So here we are, at Bells, but not.

Day One at Bells dawned and the site workers were busy uncoiling hundreds of meters of cabling, the event already on the move from Bells, up the hill to the backup venue of Winkipop. Looking at the forecast, it may not return to the spiritual/commercial home of the event, just as it didn't up on the Gold Coast. On the Gold Coast, the move on from Snapper to the backup venue of Duranbah actually revitalised the whole event, although, for a while there, the move was on shaky ground. The night before the Gold Coast event started someone hooked up the broadcast cable between Snapper and D-Bah to the tow bar of their car and simply drove away with it—either in symbolical protest against the event or maybe simply to acquire three kilometres of copper wiring. We can't be sure.

That won't happen here at Bells. Sport is religion to these Victorians, and the only thing that will stop the broadcast here will be an unseasonably dank forecast. It's been pumping on the reg down here since February, a swell-a-week, dial-em-up, right up until the arrival of the carnival. Since then it's been hotter than Delhi, the house is thrumming with the sound of blowflies and the only waves available have been two hours away down at the old backup venue of Johanna. Most have indulged.

I ran into O'Neill's Garth Tarlow in the supermarket this morning, and he's been up and down the Great Ocean Road for a week, surfing his brains out alongside Jordy Smith. He couldn't believe his luck…or ours. "I don't know how you guys get anything done here, seriously." He was standing next to the avocado stand, the millennial fruit-of-choice already marked up to three bucks fifty in anticipation of the Easter hordes descending. Jordy went straight for them. "But I suppose it's so damn expensive to live here you just got to work."

I was surprised—considering the waves that aren't coming—that they didn't run this morning. They walked away from what, on paper anyway, was the best-looking morning of the waiting period to wait for the low tide. WSL Tour Manager Renato Hickel and his amazing head of orange-blond hair laughed as he walked past, "And if we don't run we're fucked!"

They eventually called it on at lunchtime. It was 2-out-of-10 Winkipop, but may still prove to be the best day of the waiting period. "Hmmm, grim," harrumphed Rip Curl founder Claw Warbrick when I asked him what he was seeing in the forecast. Historically this event has been on a burner, and the WSL have never had to deal with the prospect of Bells being gray and shitty.

Trials winner Jacob Wilcox was one of the few to find an easy rhythm in the opening round. Photo by Joli

Claw was equally pessimistic about what could very well be Kelly Slater's final year on Tour. "Hmmm, probably needed to do it a few years ago," he offered as Kelly fell on a closeout air reverse that was bread and butter for him even just a few years ago. Someone yesterday posted footage from his win here back in 2006, in pulsing 8-foot surf on the coldest day anyone can ever remember here, sleeting, the temp down in single figures, but Kelly burning up like a re-entering space craft. It was incredible surfing. Twenty-yard bottom turns from behind the section, before mirroring the same 20-yard turn at the top. It would win Bells today.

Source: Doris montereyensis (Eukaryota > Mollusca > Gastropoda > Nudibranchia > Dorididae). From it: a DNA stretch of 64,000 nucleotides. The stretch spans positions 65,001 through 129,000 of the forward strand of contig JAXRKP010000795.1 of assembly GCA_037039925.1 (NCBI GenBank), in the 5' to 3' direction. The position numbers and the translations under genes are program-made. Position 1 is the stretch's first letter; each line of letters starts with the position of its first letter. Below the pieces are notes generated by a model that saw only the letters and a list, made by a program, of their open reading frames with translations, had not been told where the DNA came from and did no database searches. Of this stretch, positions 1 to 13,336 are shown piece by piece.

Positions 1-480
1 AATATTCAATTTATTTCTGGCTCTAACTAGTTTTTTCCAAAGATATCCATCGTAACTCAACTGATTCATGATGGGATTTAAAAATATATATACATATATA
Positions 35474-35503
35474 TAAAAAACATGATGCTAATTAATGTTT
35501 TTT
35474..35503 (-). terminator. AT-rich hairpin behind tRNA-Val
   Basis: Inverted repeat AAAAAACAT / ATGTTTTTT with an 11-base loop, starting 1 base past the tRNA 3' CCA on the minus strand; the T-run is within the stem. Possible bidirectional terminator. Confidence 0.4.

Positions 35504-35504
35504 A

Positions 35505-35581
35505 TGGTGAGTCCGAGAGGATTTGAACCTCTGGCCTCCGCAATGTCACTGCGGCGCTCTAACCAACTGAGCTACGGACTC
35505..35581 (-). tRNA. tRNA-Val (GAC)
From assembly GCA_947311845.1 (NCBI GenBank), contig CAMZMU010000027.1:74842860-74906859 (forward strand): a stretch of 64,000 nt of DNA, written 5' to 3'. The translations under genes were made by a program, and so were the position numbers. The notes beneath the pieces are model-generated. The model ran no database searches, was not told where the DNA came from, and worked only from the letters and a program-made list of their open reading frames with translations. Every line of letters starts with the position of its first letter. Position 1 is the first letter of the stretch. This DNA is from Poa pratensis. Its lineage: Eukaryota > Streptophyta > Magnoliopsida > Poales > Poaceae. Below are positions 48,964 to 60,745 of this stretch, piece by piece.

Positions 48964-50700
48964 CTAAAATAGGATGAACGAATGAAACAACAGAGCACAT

I looked out as he tried to drive into weak, chest-high Winki, trying to keep up with Filipe Toledo without looking like a 47-year-old trying to keep up with Filipe Toledo. For a moment he was in danger of being relegated to the sudden death round again, two for two, this time by Ginger Menace, Xavier Huxtable, exactly 30 years his junior. But Kelly found his wave and surfed on.

Out of the water he's been in good form. I had him on the phone for a couple of hours last week, and you kinda sensed he'd be happy simply with a bit of flow in his heats, that he didn't need to tear holes in the fabric of space time anymore, but you sensed more than anything that he is determined, no matter what happens, to enjoy what is likely to be his last full year on Tour. He's just watched Mick and Joel go out on a wave of public adoration, and it's crystallized his own exit from the stage. He spent four hours last night at Torquay Bowling Club, in front of a full room of piss-sucking surf fans for an "Ain't That Swell" live podcast, made jokes with Occy, took the piss, drank beers, took a tequila shot and hung with punters in the car park, shooting the breeze. This was all after 36 holes of golf. In the water he seems to have detached a little from the binary W/L metric and started looking for wins in his own surfing. But don't think he wasn't up all night watching Tiger's win the other night and thought to himself, at 3 a.m., as Tiger donned the green jacket, that at some point this year he wants one last moment—it's just a matter of what that moment is.

I can't see it happening at Bells. I'm actually struggling to see Bells even run, and when it does, it might not even look like Bells. There is some east wind in the forecast, el diablo, but it might reinvent the oldest event on Tour. High tide Rincon, east wind cheese breeze, and Filipe Toledo? The WSL have never seen Bells like this. Bells is as Bells was. They've had 5 great years of waves. They looked out at it this morning, half becalmed, and it looked completely foreign to them. At the moment there's a Hail Mary day taking shape on the very last day of the forecast, but between now and then is anyone's guess. We ran nine heats today at Winkipop and the dominant performances came exclusively from goofies—Callinan, Medina and trials winner Jacob Willcox. It will be a strange old running of the Bell and who knows when it will even run again.

Meanwhile the nightwalkers are out on the street in Jan Juc. There's a pile of red wine spew sitting on the ground outside my front fence looking like a Pollock painting from the bogan colonies.